As the year comes to a close, we tend to spend a lot of time thinking about what we’re grateful for – but how often do we consider how grateful we are for our ability to read and write?
COVER TO COVER
Picture this … a group of English language learners arrive for their first class, some more guarded than others about COVID and learning another language. Yet all understand that the consequences of not gaining English proficiency presents a considerable and probably more significant longer-term risk.
In the United States alone there are 41 million adults with dyslexia. That’s a whopping 20% of the adult population. The real kicker here is that only 2 million adults are aware of their dyslexia. Chances are high that you have an individual struggling with dyslexia in your class right now. If this concerns you, and it should, then read on.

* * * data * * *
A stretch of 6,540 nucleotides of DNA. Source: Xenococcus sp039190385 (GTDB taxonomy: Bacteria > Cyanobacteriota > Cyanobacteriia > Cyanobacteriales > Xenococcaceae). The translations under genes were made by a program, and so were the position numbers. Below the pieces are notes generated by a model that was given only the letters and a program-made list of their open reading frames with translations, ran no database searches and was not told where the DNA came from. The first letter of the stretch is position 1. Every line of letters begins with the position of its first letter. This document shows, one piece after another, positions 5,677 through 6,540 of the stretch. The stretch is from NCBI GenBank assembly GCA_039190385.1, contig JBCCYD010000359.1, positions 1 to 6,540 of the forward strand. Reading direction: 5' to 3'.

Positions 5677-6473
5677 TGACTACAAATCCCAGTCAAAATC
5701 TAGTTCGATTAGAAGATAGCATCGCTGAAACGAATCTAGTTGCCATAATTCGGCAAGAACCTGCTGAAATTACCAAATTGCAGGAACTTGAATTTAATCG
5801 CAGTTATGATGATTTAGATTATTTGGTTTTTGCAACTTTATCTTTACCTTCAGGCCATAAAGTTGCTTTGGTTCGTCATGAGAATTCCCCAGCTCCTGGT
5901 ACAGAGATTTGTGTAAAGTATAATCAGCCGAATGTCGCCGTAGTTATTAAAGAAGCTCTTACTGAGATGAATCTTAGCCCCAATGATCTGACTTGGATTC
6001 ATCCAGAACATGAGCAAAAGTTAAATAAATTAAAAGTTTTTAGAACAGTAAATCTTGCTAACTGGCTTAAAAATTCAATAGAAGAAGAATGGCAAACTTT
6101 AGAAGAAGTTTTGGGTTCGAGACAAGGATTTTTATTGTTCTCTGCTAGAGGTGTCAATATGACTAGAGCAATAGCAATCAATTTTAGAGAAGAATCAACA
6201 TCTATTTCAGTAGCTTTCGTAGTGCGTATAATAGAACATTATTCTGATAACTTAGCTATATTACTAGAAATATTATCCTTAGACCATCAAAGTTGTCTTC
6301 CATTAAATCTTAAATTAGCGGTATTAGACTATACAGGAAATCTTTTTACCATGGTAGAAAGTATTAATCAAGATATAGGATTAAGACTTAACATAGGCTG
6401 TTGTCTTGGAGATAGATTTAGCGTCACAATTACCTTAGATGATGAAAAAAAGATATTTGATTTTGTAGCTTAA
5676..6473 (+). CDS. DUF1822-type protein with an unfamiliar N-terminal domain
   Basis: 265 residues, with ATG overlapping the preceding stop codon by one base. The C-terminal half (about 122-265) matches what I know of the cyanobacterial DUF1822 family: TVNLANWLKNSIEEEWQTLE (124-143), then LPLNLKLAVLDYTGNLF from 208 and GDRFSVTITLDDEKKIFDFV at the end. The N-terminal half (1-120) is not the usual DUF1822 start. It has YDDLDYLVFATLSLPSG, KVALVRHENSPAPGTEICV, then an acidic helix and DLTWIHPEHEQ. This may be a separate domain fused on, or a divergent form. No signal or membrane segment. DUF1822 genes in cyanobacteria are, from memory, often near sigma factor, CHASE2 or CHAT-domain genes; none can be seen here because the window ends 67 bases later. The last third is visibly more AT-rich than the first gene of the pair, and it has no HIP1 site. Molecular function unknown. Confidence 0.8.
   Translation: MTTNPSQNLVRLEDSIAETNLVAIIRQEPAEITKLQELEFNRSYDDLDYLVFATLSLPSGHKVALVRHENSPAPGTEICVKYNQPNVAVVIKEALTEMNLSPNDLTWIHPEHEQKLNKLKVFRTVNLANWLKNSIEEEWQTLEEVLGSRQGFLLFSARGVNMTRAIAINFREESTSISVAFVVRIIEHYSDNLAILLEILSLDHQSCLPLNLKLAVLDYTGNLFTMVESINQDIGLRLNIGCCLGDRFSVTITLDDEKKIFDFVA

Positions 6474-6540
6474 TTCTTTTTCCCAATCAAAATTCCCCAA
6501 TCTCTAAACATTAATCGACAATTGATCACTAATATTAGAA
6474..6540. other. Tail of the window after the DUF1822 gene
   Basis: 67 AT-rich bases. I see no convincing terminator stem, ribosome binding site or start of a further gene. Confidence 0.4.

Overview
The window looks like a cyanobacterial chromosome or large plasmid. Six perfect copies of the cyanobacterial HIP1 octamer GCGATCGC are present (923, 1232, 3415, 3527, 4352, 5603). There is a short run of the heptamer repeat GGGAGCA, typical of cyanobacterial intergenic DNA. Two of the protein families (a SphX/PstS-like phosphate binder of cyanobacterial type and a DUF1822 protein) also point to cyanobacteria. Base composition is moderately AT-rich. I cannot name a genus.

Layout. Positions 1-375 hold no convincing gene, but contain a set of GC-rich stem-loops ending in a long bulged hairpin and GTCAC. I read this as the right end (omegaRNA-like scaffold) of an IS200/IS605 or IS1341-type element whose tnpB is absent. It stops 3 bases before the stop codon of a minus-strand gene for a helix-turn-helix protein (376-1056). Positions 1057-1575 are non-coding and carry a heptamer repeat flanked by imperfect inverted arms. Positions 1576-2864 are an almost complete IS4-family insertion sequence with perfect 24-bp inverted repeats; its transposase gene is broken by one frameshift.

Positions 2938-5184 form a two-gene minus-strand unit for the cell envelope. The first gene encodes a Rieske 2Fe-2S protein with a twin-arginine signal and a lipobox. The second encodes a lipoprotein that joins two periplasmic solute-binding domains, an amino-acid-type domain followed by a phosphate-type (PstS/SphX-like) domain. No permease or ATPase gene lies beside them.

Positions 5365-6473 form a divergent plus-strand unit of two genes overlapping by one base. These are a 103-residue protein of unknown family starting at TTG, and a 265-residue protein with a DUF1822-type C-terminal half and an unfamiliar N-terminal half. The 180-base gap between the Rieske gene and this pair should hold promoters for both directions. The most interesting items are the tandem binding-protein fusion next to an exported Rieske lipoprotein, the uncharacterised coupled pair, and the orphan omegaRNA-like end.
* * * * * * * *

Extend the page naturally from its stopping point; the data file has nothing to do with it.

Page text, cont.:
Adventure is a way of doing; it is not just an activity in and of itself. If the word adventure conjures up images of activities like rock climbing, rafting and parachuting, pause for a moment and imagine instead the way in which an activity is performed. A lesson/activity becomes an adventure if an element of surprise exists, if activities compel one to do things they have never imagined possible.
First Literacy Hosts Open House Thanking Supporters and Showcasing Progress Towards Eradicating Low Literacy Throughout Massachusetts
On September 21 First Literacy opened its doors to the public for the first time in two years. Like many other organizations, the pandemic forced the First Literacy office to close resulting in virtual gatherings.
Literacy is most commonly defined as the ability to read and write. While this skill may seem straightforward, literacy is a rather complex skill that deserves a more complete explanation.